Removing Cuba from the U.S. list of state sponsors of terrorism eliminates a ''tremendous, long-standing irritant'' to U.S.- Latin American relations, expert says. Deborah Lutterbeck reports.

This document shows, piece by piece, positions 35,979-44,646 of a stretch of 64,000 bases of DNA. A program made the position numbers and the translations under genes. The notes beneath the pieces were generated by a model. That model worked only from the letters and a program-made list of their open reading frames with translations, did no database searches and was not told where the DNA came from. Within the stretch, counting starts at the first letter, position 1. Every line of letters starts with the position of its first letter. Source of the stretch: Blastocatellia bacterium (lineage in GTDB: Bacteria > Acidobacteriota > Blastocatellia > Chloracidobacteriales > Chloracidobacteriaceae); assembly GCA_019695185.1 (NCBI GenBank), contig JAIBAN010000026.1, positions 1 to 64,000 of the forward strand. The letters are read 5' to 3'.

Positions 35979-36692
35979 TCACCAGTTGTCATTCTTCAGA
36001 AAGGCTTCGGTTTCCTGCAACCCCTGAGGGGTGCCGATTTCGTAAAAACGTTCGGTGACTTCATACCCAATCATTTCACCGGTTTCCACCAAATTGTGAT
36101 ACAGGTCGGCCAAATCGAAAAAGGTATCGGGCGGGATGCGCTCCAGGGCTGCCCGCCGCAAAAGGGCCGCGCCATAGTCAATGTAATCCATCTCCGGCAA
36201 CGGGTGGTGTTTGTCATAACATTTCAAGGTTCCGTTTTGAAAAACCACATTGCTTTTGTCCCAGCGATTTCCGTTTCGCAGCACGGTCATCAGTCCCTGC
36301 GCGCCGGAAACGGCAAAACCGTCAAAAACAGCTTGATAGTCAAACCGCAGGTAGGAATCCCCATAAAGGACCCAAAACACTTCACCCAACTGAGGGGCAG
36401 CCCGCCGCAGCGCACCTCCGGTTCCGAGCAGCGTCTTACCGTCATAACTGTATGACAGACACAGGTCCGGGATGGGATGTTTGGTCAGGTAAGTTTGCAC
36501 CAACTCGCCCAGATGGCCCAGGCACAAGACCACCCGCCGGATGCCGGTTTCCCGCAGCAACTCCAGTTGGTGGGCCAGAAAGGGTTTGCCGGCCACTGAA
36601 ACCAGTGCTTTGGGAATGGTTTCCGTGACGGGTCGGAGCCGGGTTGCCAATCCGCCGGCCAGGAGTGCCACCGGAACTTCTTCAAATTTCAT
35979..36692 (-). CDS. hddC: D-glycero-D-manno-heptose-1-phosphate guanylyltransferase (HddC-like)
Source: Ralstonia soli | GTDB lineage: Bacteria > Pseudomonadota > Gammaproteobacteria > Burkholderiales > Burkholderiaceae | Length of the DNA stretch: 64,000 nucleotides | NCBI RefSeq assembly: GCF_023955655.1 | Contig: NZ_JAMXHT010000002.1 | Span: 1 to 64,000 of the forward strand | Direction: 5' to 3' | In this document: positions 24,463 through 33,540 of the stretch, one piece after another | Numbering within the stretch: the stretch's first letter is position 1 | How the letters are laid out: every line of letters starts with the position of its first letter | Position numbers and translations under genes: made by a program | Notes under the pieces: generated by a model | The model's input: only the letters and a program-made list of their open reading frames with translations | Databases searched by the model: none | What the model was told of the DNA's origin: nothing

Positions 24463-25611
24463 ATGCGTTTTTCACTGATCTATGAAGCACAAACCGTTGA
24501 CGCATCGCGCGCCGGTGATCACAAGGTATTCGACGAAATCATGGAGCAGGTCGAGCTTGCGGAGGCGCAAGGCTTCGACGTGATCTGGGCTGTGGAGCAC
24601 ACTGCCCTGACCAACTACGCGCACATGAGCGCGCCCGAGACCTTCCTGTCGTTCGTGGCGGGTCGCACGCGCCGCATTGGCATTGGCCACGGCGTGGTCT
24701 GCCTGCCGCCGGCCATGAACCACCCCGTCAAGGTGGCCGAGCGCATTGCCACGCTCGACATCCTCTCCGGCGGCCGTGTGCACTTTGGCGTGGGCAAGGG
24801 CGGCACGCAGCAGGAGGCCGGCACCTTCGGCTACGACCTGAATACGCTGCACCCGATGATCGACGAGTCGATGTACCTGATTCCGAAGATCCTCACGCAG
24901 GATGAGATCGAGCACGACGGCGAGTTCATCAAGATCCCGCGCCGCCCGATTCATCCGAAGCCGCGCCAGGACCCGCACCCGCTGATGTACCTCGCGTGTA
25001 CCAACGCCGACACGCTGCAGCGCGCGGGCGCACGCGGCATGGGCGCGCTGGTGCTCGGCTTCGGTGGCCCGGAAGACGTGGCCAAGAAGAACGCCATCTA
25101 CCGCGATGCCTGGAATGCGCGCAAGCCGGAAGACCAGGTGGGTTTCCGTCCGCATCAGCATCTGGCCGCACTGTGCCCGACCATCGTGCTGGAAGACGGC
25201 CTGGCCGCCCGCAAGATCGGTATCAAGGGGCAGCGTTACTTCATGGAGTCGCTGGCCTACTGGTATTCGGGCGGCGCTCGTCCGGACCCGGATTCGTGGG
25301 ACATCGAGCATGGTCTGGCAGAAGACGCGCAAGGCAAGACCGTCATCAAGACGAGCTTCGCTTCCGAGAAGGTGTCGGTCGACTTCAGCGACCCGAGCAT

The U.S. formally drops Cuba from a list of state sponsors of terrorism Friday-- a move that could have a chain reaction in the region says Peter Hakim, president emeritus of the Inter-American Dialogue. (SOUNDBITE) (English) PRESIDENT EMERITUS OF INTER-AMERICAN DIALOGUE PETER HAKIM, SAYING: "It removed a tremendous, long-standing irritant from U.S.- Latin American relations. One has to understand that every country in the hemisphere, including Canada every Latin American every Caribbean county, recognized Cuba." He says the move will also help U.S. relations in South America. (SOUNDBITE)(English) PRESIDENT EMERITUS OF INTER-AMERICAN DIALOGUE PETER HAKIM, SAYING: "And I think that it does raise at least the Obama administration's credibility in Latin America that it was serious about working toward a better relationship, and it may make cooperation easier for some countries and may make, or let's say, reduce the volume of what remains of anti-American attitudes in Latin America." He warns no one should expect any immediate economic windfalls. (SOUNDBITE)(English) PRESIDENT EMERITUS OF INTER-AMERICAN DIALOGUE PETER HAKIM, SAYING: "A number of businesses, agriculture, telecommunications could in fact do very well in Cuba because there's so much to be done but this will be industry by industry, company by company. There's not going to be any big impact. " Cuba had cited its designation as a state terrorism sponsor as an obstacle to the re-establishing of diplomatic relations and upgrading of their so-called interests sections in Havana and Washington into full-blown embassies.